Dave Woodhall watches Villa’s 1-1 draw at home to Derby.
I can’t remember the last time it rained at the last match of the season, but we got a couple of good soakings on Saturday afternoon. Maybe it was the Fates’ revenge for being disturbed by us playing at the ungodly hour of 3pm on Saturday, or maybe it was a timely reminder that the season isn’t over yet.
One thing that’s changed for the better in modern football is the inexplicable surge in attendances for the final league game. What used to be one of the lowest crowds of the season is now the highest and Villa Park was sold out well in advance for a game that in all likelihood wouldn’t mean that much to us. It was a big one for Derby, but fourth place was pretty much nailed on for the Villa, and in the early stages it showed.
The visitors started off looking by far the more eager of the teams and it was no real surprise when they went a goal up, nor that the culprit for their opener was Neil Taylor, who’s been out of form for most of the season. Taylor had looked a decent player at the start of his Villa career but he’s not been the same since the tackle that broke Seamus Coleman’s leg thirteen months ago and whatever division Villa are in next season, he’ll surely be the most obvious casualty of the summer clearout.
Eventually Villa got back into the game, with Taylor an early withdrawal in favour of Alan Hutton, and were unlucky not to have at least equalised before the break. Steve Bruce’s pre-match instructions seemed to have been i) don’t get injured, ii) don’t get sent off and iii) try not to lose. He must have reminded the team of the third part at half-time, because they continued where they left off. Jack Grealish was at his inspired, Cowans-like best but the ball seemed destined to stay out of the Derby net until seven minutes from time, when a goalmouth scramble led to Lewis Grabban’s eight goal of what must be the best loan period we’ve ever enjoyed.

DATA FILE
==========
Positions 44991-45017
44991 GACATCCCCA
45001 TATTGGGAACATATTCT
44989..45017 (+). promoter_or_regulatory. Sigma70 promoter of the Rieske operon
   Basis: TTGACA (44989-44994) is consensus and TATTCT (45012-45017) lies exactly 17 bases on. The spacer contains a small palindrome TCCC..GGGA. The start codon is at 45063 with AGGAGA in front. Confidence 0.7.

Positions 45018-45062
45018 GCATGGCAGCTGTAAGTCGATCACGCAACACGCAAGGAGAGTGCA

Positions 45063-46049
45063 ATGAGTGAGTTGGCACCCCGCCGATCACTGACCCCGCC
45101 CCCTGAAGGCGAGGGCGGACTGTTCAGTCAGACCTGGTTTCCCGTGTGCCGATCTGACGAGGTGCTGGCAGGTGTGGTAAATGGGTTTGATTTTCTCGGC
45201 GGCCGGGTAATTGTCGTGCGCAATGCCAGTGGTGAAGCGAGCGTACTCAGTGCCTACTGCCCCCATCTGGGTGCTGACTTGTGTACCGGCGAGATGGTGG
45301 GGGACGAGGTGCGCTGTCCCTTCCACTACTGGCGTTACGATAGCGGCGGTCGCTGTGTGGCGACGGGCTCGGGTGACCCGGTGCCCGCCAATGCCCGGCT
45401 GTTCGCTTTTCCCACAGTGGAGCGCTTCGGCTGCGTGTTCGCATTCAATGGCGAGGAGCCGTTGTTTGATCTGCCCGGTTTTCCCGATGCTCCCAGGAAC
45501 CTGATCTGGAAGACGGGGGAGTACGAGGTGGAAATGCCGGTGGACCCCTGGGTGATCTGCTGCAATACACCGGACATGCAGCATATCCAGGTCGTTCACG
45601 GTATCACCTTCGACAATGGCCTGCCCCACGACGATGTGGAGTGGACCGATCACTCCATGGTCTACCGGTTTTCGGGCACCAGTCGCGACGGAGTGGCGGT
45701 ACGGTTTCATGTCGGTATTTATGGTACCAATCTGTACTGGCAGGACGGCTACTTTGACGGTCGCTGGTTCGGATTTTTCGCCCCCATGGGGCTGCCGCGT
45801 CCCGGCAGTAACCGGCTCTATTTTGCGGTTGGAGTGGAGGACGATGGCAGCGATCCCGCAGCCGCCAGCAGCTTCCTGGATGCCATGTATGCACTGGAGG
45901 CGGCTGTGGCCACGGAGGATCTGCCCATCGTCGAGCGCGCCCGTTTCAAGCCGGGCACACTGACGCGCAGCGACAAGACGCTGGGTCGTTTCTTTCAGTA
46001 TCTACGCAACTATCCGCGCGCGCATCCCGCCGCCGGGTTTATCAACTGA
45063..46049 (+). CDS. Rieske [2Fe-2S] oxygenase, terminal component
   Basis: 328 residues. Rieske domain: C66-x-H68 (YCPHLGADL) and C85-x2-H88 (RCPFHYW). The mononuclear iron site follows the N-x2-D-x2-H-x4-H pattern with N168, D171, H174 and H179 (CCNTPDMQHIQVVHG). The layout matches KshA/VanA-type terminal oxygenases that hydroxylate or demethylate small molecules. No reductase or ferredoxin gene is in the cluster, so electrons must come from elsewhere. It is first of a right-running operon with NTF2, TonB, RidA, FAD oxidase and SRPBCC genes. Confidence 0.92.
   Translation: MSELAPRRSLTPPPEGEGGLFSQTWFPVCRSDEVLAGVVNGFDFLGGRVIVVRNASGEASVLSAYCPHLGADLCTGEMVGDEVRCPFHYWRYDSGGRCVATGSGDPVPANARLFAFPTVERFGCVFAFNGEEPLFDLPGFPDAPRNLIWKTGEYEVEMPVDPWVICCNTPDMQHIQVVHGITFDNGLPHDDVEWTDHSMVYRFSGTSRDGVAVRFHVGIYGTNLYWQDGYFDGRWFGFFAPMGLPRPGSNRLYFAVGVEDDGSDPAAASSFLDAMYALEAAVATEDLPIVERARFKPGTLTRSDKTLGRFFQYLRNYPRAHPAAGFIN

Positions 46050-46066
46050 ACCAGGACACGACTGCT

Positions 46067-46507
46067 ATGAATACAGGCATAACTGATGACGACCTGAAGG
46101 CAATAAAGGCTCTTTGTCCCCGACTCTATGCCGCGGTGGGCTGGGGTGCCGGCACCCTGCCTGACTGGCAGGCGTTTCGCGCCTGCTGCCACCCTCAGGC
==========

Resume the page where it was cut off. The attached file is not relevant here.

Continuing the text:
There were still chances to win the game after that, although with Cardiff winning against Hull it wouldn’t have made much difference. Villa are fourth and Sunday’s league finale at Millwall will be a low-key affair with the home side unlikely to figure in the play-offs. Villa are equally unlikely to play a full-strength side; the Football League might have tightened up their regulations on playing weakened sides but I’m sure Jack Grealish picked up the slightest of knocks in the finals seconds on Saturday so no point risking him. In contrast, if Jonathan Kodjia plays and scores he could well go on the sort of run of which legends are made.
Talking of which, the lap of just-about-honour after the match got the reception it deserved, although the debate over the reception one player deserved will rage long and loud. Gabby Agbonlahor was given a special award before kick-off to mark either his years of service or his leaving depending on your point of view and the applause he received was both loud and prolonged. That might come as a surprise to some, but Agbonlahor always had his defenders; it’s just a pity that his performances against one club are almost all they can use to defend him.
In years to come Agbonlahor will be a what-if to provoke debate rather than a legend to inspire nostalgic affection. We’ve already had plenty of legends throughout our history and during the next few weeks we’ll be in need of one or two more. The short-list has been drawn up; now we’re just waiting for the winning candidate to emerge.